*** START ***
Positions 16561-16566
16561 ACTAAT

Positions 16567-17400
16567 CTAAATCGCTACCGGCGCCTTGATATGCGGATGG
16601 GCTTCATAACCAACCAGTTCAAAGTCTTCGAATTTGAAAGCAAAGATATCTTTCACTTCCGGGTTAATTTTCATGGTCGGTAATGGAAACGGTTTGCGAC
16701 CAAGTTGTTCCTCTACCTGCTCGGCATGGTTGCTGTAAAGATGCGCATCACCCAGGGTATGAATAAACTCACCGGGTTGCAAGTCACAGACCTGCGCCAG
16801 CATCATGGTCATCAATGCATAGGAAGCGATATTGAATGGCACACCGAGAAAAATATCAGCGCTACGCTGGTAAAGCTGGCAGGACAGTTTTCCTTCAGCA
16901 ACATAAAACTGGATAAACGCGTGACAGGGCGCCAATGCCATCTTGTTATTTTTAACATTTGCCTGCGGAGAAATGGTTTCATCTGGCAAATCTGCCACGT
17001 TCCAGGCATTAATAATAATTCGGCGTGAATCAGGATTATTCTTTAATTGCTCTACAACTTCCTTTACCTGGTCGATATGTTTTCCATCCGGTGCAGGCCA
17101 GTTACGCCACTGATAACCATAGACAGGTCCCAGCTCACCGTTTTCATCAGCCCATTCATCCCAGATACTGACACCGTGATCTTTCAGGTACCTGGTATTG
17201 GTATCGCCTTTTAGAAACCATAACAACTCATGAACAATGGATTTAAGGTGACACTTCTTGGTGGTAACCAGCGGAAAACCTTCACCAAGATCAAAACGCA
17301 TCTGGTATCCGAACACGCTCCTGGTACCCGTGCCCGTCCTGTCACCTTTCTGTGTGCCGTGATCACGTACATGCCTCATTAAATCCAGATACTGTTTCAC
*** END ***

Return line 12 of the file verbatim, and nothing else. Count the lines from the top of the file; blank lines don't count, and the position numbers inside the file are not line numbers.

17301 TCTGGTATCCGAACACGCTCCTGGTACCCGTGCCCGTCCTGTCACCTTTCTGTGTGCCGTGATCACGTACATGCCTCATTAAATCCAGATACTGTTTCAC